reduces life expectancy by five to 10 years. from eight Western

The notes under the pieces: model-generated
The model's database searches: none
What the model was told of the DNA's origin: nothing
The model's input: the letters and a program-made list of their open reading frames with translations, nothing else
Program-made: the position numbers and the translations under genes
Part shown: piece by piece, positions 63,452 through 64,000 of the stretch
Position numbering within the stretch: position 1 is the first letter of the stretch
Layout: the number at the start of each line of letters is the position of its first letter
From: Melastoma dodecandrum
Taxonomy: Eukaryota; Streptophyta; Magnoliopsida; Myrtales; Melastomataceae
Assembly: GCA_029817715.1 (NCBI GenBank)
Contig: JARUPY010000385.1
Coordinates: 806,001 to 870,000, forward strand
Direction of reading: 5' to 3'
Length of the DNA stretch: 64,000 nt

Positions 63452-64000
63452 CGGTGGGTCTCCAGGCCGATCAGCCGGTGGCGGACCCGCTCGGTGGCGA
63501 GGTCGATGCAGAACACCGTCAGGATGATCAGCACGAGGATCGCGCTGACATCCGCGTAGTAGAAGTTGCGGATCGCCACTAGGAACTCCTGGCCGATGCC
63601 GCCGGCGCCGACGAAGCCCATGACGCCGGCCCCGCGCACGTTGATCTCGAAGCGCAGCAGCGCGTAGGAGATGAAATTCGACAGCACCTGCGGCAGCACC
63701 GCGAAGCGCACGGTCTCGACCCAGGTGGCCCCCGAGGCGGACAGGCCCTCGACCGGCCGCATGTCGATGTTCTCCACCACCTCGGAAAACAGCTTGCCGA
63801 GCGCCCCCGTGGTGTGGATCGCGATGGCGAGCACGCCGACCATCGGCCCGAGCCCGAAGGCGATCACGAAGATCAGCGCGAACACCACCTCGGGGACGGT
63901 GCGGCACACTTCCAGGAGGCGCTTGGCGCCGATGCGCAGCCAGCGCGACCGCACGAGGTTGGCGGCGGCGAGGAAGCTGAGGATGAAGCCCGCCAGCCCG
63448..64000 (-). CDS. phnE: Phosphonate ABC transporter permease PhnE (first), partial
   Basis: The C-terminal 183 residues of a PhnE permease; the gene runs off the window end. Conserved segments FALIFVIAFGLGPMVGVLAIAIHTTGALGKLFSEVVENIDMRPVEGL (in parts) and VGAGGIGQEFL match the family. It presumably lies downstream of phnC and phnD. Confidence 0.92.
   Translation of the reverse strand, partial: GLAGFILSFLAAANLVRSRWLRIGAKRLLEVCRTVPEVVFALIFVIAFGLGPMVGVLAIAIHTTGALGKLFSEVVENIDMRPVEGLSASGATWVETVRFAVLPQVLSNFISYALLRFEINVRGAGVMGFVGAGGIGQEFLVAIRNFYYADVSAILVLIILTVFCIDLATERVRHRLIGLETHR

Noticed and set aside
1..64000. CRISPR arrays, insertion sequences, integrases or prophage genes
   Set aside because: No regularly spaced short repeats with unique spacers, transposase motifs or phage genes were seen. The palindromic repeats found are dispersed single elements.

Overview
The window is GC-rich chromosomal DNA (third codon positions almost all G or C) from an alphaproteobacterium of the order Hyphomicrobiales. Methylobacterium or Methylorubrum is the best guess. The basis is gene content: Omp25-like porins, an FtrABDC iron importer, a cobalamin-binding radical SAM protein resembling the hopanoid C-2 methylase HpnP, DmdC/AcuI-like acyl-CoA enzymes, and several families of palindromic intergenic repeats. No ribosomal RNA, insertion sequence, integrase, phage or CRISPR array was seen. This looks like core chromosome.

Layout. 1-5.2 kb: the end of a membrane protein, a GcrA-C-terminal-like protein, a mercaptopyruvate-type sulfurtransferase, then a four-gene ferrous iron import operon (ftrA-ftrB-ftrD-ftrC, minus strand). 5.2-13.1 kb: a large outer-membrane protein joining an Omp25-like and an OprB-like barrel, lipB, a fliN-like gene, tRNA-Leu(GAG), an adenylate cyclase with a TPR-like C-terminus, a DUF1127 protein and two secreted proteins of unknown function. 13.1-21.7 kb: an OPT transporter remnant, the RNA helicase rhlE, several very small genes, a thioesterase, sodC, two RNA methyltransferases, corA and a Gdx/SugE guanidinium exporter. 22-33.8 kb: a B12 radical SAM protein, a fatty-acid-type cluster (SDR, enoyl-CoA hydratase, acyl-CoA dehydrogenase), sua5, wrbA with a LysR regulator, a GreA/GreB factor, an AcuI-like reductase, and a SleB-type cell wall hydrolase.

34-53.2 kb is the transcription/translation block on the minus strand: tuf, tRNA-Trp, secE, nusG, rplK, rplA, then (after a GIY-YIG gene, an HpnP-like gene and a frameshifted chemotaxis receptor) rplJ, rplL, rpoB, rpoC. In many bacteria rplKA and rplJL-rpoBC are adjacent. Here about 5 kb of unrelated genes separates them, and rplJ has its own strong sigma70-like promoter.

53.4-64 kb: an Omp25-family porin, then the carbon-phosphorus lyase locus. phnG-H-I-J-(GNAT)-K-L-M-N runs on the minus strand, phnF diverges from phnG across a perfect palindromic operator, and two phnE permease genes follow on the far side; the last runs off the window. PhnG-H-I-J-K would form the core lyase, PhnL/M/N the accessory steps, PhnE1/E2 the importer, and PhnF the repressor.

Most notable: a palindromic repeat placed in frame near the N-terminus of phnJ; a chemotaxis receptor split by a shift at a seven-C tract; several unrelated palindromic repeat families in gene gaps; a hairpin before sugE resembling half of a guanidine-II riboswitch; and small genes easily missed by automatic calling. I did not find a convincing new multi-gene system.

reduces life expectancy by five to 10 years. from eight Western studies-72% experienced at least one complication and 24% experienced both (microvascular and macrovascular) complications.w2 Over six months 13 of the individuals were admitted to hospital for any mean of 23 days. The estimated average yearly cost per individual was €2834 (£1934 $3585); 55% of this cost was attributable to hospital admissions and only 7% to the cost of insulin and oral drugs for decreasing glucose.1 Who evolves complications? The risk of developing complications is variable (table 1). For nephropathy in particular a strong but unknown genetic influence exists. The duration of diabetes glycaemic control and hypertension are the strongest risk factors for microvascular disease; smoking blood pressure lipids and albuminuria are the strongest risk factors for NSC 105823 macrovascular disease. Table 1 Risk factors and markers for the development of complications of diabetes Macrovascular disease Extra mortality from cardiovascular disease is seen in all age groups particularly in young people with type 1 diabetes (package 2) and is exacerbated by interpersonal deprivation (table).w3 Premenopausal ladies with diabetes lose their safety against macrovascular disease (fig A on w4 w5 In type 2 diabetes the risk of myocardial infarction and stroke is two to NSC 105823 five occasions higher than in the general population. Summary points Individuals with diabetes have an average reduction in life expectancy of five to 10 years mainly because of premature cardiovascular disease The microvascular complications specific to diabetes (retinopathy nephropathy neuropathy) also contribute to premature mortality and morbidity The risk of vascular complications can be greatly reduced by limited control of glucose and blood pressure and by aggressive management of cardiovascular risk factors Early detection of complications by systematic annual screening allows prompt treatment that may prevent or delay the emergence of end stage disease A multifactorial approach to tightening the management of risk factors reduces the progression of microvascular and macrovascular complications Retinopathy The World Health Organization estimations that diabetic retinopathy is the cause of blindness in 5% of NSC 105823 blind people worldwide.3 Almost everyone with diabetes offers some degree of retinopathy after 20 years (observe appendix on for the grading of diabetic retinopathy) but only 20-50% of individuals develop sight threatening disease. In some centres the cumulative incidence of sight threatening retinopathy is falling.4 w6 w7 Nephropathy About half of individuals with diabetes develop microalbuminuria at some point. Approximately one third will progress to proteinuria one third will remain microalbuminuric and one third will revert to normal albumin excretion (fig 1).w8 Microalbuminuria and proteinuria are more common in ethnic minorities worldwide.w9 w10 Once proteinuria is present progression to end stage renal disease is inevitable. From 20% to 50% of individuals who start renal alternative therapy have diabetes.5 w11 The rapid increase in the numbers of individuals with diabetes requiring renal replacement in Europe NSC 105823 in recent years is due mainly to Akt1 the rise in the number of individuals with type 2 diabetes (fig B on Fig 1 Development of nephropathy NSC 105823 Package 1: Long term vascular complications of diabetes Microvascular complications Retinopathy Nephropathy Neuropathy Macrovascular complications Cerebrovascular disease Ischaemic heart disease Peripheral arterial disease Neuropathy Individuals with diabetes have a 30-50% lifetime risk of developing chronic peripheral neuropathy (package 3) and 10-20% of individuals develop severe symptoms.7 w12 w13 Peripheral neuropathy contributes to foot ulceration and amputation of lower limbs.8 Erectile dysfunction happens in up to 50% of men over 50 years compared with 15-20% of men without diabetes. Additional neuropathies are rare but have a major impact on quality of life and life expectancy. Pathophysiology Both the metabolic and haemodynamic abnormalities of diabetes contribute to the development of complications. Intracellular hyperglycaemia evolves in cells that cannot.